The UK government has introduced a programme allowing early release for some prisoners, including domestic violence offenders, to alleviate severe overcrowding in prisons, as reported by The Times.
This directive, part of the “end of custody supervised licence” (ECSL), was distributed to 21 prisons in England and Wales. Justice Secretary Alex Chalk initiated this scheme, which permits early release of prisoners convicted of domestic abuse and certain violent crimes with sentences under four years.
This action comes as the country’s prison system nears its maximum capacity of 88,782, with a significant number of facilities already at full capacity. Under ECSL, qualifying prisoners can be released 18 days prior to their scheduled release date without necessitating new legislation, using “compassionate grounds” provisions from the Criminal Justice Act 2003.
However, the decision has sparked controversy. Shadow Justice Secretary Shabana Mahmood criticised the decision, especially the early release of domestic abusers and stalkers on “compassionate grounds.” The Justice Ministry has been secretive about the specifics of the guidance provided to prisons and the total number of inmates released under this scheme. As of early November, approximately 250 prisoners had been released.
The guidance, classified as “official sensitive,” stipulates that prison directors cannot independently deny eligible prisoners early release, except under exceptional circumstances. These include situations where early release might increase public risk, cannot be mitigated, or if the offender is likely to reoffend at a “high” or “very high” risk level.
There are exclusions under the scheme, such as Category A male prisoners and those serving over four years for violent crimes. However, certain domestic abuse offenders, including those convicted of stalking, harassment, and assault, are eligible. Mahmood has expressed serious concerns about the plan’s lack of transparency and noted that its commencement was not disclosed in Parliament by Chalk. The scheme’s implications and operational details continue to be a matter of public and political debate. She said:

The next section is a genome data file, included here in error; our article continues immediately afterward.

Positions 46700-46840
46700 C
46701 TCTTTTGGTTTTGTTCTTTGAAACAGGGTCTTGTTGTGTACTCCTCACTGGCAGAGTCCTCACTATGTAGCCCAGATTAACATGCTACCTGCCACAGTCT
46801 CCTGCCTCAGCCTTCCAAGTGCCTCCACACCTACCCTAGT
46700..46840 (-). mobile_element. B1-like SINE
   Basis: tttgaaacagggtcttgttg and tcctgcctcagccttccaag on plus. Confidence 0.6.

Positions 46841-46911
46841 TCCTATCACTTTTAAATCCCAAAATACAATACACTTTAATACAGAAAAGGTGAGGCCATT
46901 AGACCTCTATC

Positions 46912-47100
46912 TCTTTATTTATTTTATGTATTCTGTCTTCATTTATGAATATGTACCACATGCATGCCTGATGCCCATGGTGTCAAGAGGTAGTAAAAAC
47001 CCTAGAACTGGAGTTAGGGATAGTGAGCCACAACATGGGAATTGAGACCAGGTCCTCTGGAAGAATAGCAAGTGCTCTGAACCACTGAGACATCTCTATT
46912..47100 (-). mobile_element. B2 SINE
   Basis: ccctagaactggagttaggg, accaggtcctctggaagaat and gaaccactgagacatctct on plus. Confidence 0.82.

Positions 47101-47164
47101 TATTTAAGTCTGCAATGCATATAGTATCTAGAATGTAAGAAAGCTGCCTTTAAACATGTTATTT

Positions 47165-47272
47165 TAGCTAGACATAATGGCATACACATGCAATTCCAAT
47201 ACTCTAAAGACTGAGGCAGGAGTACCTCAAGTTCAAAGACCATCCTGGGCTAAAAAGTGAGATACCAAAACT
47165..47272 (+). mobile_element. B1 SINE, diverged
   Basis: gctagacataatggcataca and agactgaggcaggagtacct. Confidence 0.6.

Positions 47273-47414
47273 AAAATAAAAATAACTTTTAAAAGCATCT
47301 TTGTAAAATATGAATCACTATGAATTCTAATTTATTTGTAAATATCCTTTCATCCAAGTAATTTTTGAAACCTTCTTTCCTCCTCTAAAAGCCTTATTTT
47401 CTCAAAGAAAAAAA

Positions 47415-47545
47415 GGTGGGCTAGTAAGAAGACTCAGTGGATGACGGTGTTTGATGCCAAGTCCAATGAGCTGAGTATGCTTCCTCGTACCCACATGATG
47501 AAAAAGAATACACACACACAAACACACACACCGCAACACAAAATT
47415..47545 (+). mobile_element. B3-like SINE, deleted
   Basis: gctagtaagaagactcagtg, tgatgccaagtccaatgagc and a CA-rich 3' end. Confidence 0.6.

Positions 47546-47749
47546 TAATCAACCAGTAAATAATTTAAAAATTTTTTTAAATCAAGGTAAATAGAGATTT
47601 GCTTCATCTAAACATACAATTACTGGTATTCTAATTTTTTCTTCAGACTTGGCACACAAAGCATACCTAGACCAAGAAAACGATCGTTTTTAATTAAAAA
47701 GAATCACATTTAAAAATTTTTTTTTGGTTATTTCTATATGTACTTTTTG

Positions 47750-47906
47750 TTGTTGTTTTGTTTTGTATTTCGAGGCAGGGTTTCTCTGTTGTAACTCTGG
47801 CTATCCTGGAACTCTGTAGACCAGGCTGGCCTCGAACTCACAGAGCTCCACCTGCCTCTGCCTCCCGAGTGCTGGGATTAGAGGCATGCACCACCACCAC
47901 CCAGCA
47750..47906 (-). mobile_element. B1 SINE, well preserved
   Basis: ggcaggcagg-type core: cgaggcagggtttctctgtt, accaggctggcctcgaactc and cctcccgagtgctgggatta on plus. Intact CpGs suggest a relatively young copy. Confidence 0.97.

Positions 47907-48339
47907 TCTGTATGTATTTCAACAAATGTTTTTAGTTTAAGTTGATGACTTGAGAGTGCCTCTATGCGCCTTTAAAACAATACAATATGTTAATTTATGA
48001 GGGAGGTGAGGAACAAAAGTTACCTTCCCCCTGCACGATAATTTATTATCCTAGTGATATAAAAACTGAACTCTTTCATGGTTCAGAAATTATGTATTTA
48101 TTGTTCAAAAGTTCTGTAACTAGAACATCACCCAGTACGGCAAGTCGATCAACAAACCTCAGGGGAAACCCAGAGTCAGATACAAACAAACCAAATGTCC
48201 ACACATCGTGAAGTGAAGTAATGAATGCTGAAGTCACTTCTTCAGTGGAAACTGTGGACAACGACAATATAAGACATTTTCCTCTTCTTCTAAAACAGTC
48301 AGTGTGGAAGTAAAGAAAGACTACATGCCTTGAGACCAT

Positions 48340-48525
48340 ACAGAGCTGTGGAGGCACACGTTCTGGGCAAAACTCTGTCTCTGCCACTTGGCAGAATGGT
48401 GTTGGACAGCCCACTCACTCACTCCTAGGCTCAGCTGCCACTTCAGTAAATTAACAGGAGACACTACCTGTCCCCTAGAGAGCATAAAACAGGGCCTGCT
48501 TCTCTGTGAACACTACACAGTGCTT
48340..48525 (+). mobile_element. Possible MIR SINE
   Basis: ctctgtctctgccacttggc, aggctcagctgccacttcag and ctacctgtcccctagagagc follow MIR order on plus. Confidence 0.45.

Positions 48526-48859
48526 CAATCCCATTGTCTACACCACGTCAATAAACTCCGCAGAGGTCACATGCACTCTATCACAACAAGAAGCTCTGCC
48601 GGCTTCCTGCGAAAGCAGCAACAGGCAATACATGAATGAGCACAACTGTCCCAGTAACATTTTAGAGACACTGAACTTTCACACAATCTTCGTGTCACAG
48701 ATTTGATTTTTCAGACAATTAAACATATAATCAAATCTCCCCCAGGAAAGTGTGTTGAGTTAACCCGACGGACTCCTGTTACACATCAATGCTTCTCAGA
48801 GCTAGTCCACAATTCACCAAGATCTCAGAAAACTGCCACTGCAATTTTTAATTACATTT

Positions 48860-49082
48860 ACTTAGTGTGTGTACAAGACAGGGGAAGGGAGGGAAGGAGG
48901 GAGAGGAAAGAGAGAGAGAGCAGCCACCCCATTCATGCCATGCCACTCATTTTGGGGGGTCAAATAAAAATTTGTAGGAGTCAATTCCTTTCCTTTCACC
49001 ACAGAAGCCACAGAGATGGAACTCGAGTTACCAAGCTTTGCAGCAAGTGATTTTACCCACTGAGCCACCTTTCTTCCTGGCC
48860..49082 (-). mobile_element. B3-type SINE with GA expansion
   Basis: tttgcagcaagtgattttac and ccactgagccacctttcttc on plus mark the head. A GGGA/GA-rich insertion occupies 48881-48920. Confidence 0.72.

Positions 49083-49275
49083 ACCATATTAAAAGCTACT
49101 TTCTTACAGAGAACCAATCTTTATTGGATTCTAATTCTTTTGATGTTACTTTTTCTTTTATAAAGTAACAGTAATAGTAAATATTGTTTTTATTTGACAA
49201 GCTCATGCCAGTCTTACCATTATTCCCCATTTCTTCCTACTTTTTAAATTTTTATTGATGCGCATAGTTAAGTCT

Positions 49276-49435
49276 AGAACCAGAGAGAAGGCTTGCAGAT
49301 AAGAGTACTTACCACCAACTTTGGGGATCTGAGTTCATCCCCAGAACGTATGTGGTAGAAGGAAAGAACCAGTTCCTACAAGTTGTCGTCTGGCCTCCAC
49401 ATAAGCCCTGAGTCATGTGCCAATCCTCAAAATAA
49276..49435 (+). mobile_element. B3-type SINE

“At the time of writing, the Ministry of Justice has published no details on the workings of the scheme, including in which prisons it is operational, exactly which offenders are eligible and which not, and how the risk to the public is being monitored. No numbers of prisoners released under the scheme, or of those recalled for breaching their licence conditions in the month that it has apparently been in use, have been made available.
We all recognise these decisions have been made following the government’s failure to heed years of warnings about the capacity crisis in prisons — but this cannot justify a failure to be open about the scale on which prisoners are being released before a court intended that they should be, and the potential impact on communities.”
The Ministry of Justice said:
“This government has done more than any other to protect women and girls – keeping sexual offenders behind bars for longer and locking up rapists for the entirety of their sentence. Only offenders at the very end of their sentence are being considered for the scheme, a matter of days before their automatic release. Governors can block the release of any prisoner and anyone convicted of a sexual, terrorist or serious violent offence is excluded. Those who are released face strict monitoring including being tagged, and if offenders break the rules, they will be sent back to prison.”